Internet access in classrooms spark fear of parents and some teachers. They are afraid that evils on Net may do harm to their kids. It is true that on Net there are a lot of inappropriate materials for kids. As Internet is so boundless, to bring everything on it under control is a much more difficult task than anything else human beings have ever done before. So what shall people do to protect students from materials not suitable for them?
Blocking software is designed to filter evil thoughts on the Net. Their mission is to provide safe information for schools which are connected to Internet. However, while fulfilling their missions, they also filter materials which are far from evil. This causes great inconvenience to educators who use Net for resources. This problem is best expressed by Jonathan Wallace (creator of "An Auschwitz Alphabet"):"Blocking software blocks too much and too little simultaneously." Blocking software, like the idea to bring Internet connection to classrooms, has as many advocates as opponents.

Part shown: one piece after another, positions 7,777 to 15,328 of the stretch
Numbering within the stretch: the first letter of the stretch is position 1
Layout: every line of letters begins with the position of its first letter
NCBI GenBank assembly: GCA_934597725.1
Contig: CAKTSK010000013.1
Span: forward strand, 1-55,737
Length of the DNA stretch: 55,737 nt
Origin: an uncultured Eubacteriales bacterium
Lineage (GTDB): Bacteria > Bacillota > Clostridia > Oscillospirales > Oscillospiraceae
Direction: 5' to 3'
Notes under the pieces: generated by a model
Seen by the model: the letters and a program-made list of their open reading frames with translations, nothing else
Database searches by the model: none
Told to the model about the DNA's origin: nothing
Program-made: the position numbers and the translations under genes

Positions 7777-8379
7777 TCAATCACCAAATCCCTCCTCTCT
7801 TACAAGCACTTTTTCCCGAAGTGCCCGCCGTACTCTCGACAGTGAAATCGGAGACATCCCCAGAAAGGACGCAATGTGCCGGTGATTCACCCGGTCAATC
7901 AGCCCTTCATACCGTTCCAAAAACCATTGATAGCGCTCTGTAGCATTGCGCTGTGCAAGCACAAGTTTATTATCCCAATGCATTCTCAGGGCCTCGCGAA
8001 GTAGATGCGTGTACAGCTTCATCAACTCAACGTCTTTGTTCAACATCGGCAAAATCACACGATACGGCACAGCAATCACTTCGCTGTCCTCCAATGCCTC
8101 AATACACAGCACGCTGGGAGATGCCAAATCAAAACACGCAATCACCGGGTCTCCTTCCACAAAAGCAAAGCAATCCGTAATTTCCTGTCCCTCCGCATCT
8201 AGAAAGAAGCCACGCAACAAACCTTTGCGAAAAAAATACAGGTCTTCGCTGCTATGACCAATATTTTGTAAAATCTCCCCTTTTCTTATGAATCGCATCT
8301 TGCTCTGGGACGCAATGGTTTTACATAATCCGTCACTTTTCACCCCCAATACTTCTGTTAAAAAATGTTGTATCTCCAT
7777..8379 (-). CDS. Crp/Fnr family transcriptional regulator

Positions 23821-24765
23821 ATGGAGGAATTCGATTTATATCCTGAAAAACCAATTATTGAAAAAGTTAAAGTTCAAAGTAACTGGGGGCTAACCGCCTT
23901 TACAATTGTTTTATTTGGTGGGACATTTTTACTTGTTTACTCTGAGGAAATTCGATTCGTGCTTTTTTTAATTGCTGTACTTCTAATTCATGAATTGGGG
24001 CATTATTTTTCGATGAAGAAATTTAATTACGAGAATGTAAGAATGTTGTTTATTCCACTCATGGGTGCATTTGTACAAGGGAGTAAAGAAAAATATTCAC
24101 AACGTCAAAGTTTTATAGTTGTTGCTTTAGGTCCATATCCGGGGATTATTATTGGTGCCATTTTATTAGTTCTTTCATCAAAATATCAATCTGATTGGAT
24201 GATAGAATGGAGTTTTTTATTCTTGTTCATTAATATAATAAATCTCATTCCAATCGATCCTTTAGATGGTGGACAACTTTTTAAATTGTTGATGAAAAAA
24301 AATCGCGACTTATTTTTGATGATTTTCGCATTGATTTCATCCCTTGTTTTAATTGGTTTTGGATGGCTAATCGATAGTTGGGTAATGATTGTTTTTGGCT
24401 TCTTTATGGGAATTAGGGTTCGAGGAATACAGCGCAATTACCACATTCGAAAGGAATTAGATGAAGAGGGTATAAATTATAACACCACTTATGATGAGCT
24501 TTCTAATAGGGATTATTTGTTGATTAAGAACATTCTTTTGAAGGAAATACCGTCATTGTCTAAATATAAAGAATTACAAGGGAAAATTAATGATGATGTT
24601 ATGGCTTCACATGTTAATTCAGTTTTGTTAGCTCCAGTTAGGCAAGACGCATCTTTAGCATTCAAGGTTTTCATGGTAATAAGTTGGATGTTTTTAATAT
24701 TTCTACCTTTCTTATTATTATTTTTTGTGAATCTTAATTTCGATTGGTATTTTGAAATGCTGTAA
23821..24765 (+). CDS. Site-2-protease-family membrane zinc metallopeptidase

Blocking software alone cannot keep kids away from objectionable materials on the Net. They can filter the information accessible to students. But what if someone sends inappropriate materials to kids via E-mail.For this reason, it is important for schools to develop clear policies to educate kids about what they should stay away from and why. Rules should be established and consequences for breaking them made clear. Many schools have developed "rules of the road" that are discussed with students before they go online. Education is necessary. Supervision is the key. Karen Christoff, a teacher using Internet to teach American literature at Indianapolis' Northwest High School, says, "All I have to do is walk over there and push a button and turn the machine off. That, I think, is the key: supervision, at home as well as at the school." There is a tip to keep your students or kids safe on the Internet: Never let them surf alone and let them use only moderated mailing-list instead of free E-mail. p> By taking some precautions and monitoring students' online activities, parents and educators can minimize the chances that kids see inappropriate content on the Net.